James Karran explores why leaders need to be 'outsiders' in their own community.
My most burning passion in ministry is to see communities of committed disciples that are authentic, real and honest. I long to be part of a place that is safe for people to come and be vulnerable, where they don't have to fear being used as guinea pigs by a bunch of amateur spiritual physicians who want to heal, save and liberate everything in arms reach.
In order to facilitate this environment as the leader, building relationships is crucial because without deep relationships, the community will never develop the intimacy needed for vulnerability.
But vulnerability is difficult. We have all been hurt and bruised in our stories, and the mind rebels against this idea of letting its guard down in case the bruises are ripped open to become deep wounds. Unfortunately, in so many people's experience of church, this is exactly what has happened. So we play at being vulnerable, we pretend that we are sharing our true and honest 'prayer concerns' with each other; knowing all the while that those things most important to us, those facets of our beings that are darkest, most messed up and most broken – those are things we could NEVER tell anyone. The potential pain is too great.
So, deep relationships are important. However, it's not as simple as that because there is real danger associated with it.
A leader wants to create relationships within the community so they throw themselves into the friendships, meeting up with folk for coffee, organising social events and cinema trips, nights out, meals – anything that would create the fertile ground for relationship to grow. This community becomes their main friendship circle, they invest in its members – and the members invest in the leader and each other. And it begins to work. Deep and real friendships grow. Vulnerability begins to emerge. The dream is beginning to be realised.
Here's the danger. In the midst of this process, somewhere in the milieu, the leader loses perspective and sense of purpose. The friendships become the goal; the reason for their necessity is forgotten. The little community is happily revelling in its own insular reality where everyone loves everyone and 'we' look after each other, where the universe is fine as long as we stick together. It becomes harder and harder to see anything outside this circle of loveliness.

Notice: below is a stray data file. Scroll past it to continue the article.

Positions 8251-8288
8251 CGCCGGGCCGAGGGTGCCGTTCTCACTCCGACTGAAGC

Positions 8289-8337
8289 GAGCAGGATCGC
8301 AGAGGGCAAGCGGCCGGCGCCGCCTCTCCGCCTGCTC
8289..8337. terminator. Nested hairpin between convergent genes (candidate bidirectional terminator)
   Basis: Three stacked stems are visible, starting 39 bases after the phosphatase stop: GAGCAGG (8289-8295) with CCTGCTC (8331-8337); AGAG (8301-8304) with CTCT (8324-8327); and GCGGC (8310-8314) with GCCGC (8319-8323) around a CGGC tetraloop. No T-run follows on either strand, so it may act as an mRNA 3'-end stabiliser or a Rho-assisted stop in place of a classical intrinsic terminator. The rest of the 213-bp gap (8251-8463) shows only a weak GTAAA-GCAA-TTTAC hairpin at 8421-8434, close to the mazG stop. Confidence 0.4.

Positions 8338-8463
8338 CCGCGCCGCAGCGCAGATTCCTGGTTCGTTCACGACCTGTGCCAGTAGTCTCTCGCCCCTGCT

The community becomes gated by walls of its sense of shared vulnerability. When it comes into contact with 'outsiders', the in-jokes and private conversations give a clear, if unintentional, message, "Sorry, if you're not one of us already you really can't be one of us, unless of course you prove to be 'our kind of person'. Then you can definitely be one of us". And because the leader is as much in the mix of all this as anyone else, there is no one to recognise what is happening. The community has become a clique.
This is something that I see as especially relevant to fresh expressions of church because the leaders are trying to start communities from scratch, often with a strong emphasis on relationship, so the temptation to get 'sucked in too far' is high. Also, many fresh expressions may be outside normal accountability structures; it is therefore less likely that the danger will be spotted (or understood) by those to whom the leader should be accountable.
I've come to the conclusion that a few degrees of separation between the leader and the community are necessary, and it is painful for me to say that because it is painful to do. Someone has to stand slightly outside the circle, to keep watch for the waifs and strays who God brings along, to remind the community of its purpose. This may mean that the leader will always feel slightly like an outsider in their own community, and possibly the other members will feel that of the leader too. Perhaps this is one of the burdens of leadership. I wonder if Jesus felt something of this as his lads were getting to know each other, laughing, joking and hanging out? I don't know. I do know though that the leader has a calling and responsibility, one that can weigh very heavily at times.
This is one of the hardest lessons I've learnt doing this pioneering ministry lark, and one that is a constant struggle to get right. But if vulnerability and relationships are still key, how does one facilitate these while maintaining something of a separation? Haven't quite figured that one out yet…